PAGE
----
Wrongful Convictions in Capital Cases and the Legacy of Lynching

William M. Holmes, University of Massachusetts - Boston

Wrongful convictions in capital cases has sometimes been called "legalized lynching." This research examines whether there is an association between the use of capital punishment and a history of lynching for states in the continental U.S. It tests the hypotheses that capital punishment is used more often in states in which lynching was more prevalent and that wrongful convictions in such cases are more frequent in these states. Data are used from the Prisoners on Death Row series, 1972-1999, collected by the U.S. Department of Justice and archived in the National Criminal Justice Data Archive at the University of Michigan. Statistics on lynching aggregated by state are used from historical studies by the NAACP, the Southern Poverty Law Center, and other sources. Analysis of the data support the hypothesis that capital punishment is more likely to be legalized in states in which lynching was more prevalent. Capital punishment is not used at all in states with little or no history of lynching. Wrongful capital convictions in a state are also associated with a history of lynching. The rate of wrongful capital convictions is greater in states that have a stronger history of lynching. The results offer evidence that the prevalence of wrongful capital convictions is related to a state's history of lynching.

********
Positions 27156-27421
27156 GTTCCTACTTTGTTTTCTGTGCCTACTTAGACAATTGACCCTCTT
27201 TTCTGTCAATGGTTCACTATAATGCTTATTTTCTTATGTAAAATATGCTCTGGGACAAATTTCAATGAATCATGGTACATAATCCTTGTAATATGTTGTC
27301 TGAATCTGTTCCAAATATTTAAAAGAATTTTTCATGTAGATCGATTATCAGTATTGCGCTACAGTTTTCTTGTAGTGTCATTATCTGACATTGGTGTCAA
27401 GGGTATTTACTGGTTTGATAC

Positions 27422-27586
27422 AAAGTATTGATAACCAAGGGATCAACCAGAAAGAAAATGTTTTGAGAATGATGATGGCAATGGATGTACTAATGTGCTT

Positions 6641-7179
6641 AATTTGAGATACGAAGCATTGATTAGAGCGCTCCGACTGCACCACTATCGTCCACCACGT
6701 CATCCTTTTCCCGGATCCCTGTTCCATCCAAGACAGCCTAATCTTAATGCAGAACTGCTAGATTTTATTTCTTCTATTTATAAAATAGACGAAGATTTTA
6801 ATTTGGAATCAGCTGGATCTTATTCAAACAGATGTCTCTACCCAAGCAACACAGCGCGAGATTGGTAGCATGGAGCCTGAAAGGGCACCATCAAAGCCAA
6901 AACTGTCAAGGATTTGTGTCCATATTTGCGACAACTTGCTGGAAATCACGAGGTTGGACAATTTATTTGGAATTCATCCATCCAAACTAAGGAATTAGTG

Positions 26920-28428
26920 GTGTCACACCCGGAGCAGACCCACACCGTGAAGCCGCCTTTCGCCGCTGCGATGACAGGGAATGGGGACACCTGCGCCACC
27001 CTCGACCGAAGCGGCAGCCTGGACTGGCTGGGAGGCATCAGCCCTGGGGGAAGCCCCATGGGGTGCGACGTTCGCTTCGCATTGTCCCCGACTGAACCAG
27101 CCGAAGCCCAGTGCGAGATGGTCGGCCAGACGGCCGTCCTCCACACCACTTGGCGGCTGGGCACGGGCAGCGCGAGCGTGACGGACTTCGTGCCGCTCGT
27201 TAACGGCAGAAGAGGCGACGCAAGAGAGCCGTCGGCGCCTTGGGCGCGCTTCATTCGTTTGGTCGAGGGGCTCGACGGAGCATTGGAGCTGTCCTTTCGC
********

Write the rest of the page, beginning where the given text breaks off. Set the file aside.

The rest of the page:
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Updated 05/20/2006